UnitedHealth

You probably haven't heard -- at least not lately -- that some of the biggest health insurers are moving full steam ahead to merge with each other, which means that tens of millions of us -- yes, millions -- will be affected next year. And not in a good way.
That's how the Save a Life campaign started. Over the next few months, the leadership team clearly communicated the facts
Folks, we are guilty of magical thinking. We've fallen for insurers' deception and misdirection, hook, line and sinker. And many of us can't be persuaded that we are being duped. Meanwhile, the shareholders of the big for-profits are laughing all the way to the bank. Every single day.
The health care plan is a work in progress, and will be for a while.
UnitedHealth Group's negative outlook on the health law isn't a good sign, but there's more to the story.
If regulators approve the recently announced mega-deals in which Aetna, Inc. would buy Humana Inc. and Anthem Inc. would buy Cigna Corp., will consumers benefit? Or will the winners be limited primarily to the executives and shareholders of the companies involved?
When the CEOs of Aetna and Humana announced a few days ago that they had agreed to a deal in which Aetna will pay $37 billion for Louisville-based Humana, Senate Majority Leader Mitch McConnell of Kentucky pointed the finger of blame straight at Obamacare.
Among the losers -- in addition to the people enrolled in the insurers' health plans -- will be many of the employees of the acquired companies, and taxpayers in the cities that come out on the short end of the stick when the combined companies decide where the corporate headquarters will be.
Remember Blockbuster? In its heyday -- which wasn't so long ago -- Blockbuster had 60,000 employees and 9,000 locations. For most Americans, for a minute anyway, it was the place to rent a movie.
The health insurance industry took advantage of Washington's infamous revolving door last week when it named former Rep. Allyson Schwartz of Pennsylvania, perceived by many to be a liberal Democrat, as the face of its latest K Street-operated front group.
Anyone who still thinks the Affordable Care Act was a "government takeover of health care" should consider this headline from the news pages of last Thursday's Investor's Business Daily -- a Wall Street publication whose editorial writers have rarely missed an opportunity to bash the healthcare-reform law.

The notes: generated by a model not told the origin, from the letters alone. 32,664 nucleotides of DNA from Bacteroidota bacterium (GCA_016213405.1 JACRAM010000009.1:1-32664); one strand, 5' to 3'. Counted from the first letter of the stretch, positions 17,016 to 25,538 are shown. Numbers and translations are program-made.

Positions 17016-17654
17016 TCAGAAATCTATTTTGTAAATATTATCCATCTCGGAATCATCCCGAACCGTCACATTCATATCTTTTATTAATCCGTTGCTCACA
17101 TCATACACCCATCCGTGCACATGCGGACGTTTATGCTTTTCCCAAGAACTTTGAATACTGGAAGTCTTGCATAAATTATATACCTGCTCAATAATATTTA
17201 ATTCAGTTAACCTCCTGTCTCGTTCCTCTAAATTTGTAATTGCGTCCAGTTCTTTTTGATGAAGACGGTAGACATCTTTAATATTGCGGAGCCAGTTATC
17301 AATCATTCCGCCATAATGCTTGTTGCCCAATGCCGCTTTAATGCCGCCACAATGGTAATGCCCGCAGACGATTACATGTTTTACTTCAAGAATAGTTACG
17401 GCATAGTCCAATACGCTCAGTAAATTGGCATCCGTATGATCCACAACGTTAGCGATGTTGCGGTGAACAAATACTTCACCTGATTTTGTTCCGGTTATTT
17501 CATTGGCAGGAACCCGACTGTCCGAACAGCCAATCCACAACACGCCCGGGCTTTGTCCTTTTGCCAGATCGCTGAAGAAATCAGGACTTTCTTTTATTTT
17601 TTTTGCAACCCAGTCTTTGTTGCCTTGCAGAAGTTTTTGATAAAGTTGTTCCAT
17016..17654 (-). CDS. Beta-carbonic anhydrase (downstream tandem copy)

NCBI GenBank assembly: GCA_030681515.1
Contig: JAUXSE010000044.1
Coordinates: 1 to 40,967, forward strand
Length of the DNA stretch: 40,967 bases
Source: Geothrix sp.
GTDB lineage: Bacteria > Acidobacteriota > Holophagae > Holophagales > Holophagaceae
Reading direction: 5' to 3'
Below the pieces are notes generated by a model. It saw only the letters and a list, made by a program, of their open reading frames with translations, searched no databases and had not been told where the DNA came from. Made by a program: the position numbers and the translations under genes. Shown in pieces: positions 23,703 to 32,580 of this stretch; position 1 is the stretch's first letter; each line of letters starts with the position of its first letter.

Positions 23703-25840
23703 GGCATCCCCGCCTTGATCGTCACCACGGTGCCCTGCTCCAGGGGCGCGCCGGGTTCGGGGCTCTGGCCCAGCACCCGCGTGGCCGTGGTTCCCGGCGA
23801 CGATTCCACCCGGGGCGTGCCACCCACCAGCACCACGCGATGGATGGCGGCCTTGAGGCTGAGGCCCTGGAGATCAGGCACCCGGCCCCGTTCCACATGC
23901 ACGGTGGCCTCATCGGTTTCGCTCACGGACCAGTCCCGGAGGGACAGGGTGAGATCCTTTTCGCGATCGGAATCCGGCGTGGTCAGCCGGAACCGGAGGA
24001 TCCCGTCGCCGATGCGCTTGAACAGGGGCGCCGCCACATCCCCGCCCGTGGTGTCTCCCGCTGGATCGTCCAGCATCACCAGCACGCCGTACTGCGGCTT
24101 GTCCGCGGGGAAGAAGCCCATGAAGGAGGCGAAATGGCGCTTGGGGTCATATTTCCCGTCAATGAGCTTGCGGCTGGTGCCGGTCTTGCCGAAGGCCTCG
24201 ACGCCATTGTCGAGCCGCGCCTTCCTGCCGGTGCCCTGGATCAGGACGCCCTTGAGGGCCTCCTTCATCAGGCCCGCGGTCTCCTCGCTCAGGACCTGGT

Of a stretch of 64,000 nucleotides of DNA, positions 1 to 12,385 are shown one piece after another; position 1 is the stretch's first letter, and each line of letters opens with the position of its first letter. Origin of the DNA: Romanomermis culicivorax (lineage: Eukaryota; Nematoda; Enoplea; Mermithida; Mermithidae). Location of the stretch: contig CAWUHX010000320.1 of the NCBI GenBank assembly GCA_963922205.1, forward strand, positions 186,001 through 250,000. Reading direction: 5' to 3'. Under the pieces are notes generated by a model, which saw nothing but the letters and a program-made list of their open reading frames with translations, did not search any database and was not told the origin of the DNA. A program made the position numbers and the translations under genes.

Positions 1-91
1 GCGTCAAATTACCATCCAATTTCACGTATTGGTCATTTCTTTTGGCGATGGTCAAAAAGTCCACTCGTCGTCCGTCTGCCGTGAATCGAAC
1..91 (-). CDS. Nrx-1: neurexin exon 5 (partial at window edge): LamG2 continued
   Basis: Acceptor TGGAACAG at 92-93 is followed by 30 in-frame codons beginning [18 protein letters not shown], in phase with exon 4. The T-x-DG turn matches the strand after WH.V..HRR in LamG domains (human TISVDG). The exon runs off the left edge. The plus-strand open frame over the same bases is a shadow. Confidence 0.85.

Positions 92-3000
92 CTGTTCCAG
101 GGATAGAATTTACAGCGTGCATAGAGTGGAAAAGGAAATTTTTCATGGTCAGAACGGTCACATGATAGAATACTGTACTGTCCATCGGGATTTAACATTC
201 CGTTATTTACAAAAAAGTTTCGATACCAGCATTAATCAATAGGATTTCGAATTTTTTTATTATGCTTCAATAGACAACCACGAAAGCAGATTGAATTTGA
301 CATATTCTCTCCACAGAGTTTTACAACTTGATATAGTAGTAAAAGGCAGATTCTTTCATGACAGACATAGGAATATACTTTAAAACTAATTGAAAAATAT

Among those who apparently have not yet benefited much at all, at least so far, are owners of small businesses who would like to keep offering coverage to their employees but can no longer afford it. They can't afford it because insurers keep jacking their rates up so high every year that more and more of them are dropping employee health benefits altogether.
Insurers know the president won't allow the law to be repealed or even altered substantially, which will be good for future profits, and they also know they can count on the Republicans to push through legislation to get rid of the health plan tax and let them sell low-value policies again.
Regardless of where you live, you should check out those rankings before selecting your insurance carrier for 2015. You'll find that, just as in California, the nonprofits lead the pack and the for-profits are eating their dust.
What Boeing is doing represents a seismic shift in health care financing and delivery that potentially will have more far-reaching effects than Obamacare, primarily because it is coming from the private sector, not the government.
For the next two months, Californians will to be subjected to a barrage of TV, radio and online ads, which, ironically, they unknowingly will be paying for with their health insurance premiums.
Almost all of the publicly traded health insurers reported big increases in revenue and profits last year. The big winners have been the top executives of those companies, led by Mark Bertolini, CEO of Aetna, the nation's third largest health insurer.
About 35 states have given their insurance departments the legal power of prior approval of proposed health insurance rate changes. California is not among them, and advocates believe the state's residents are paying more for their health insurance coverage than necessary.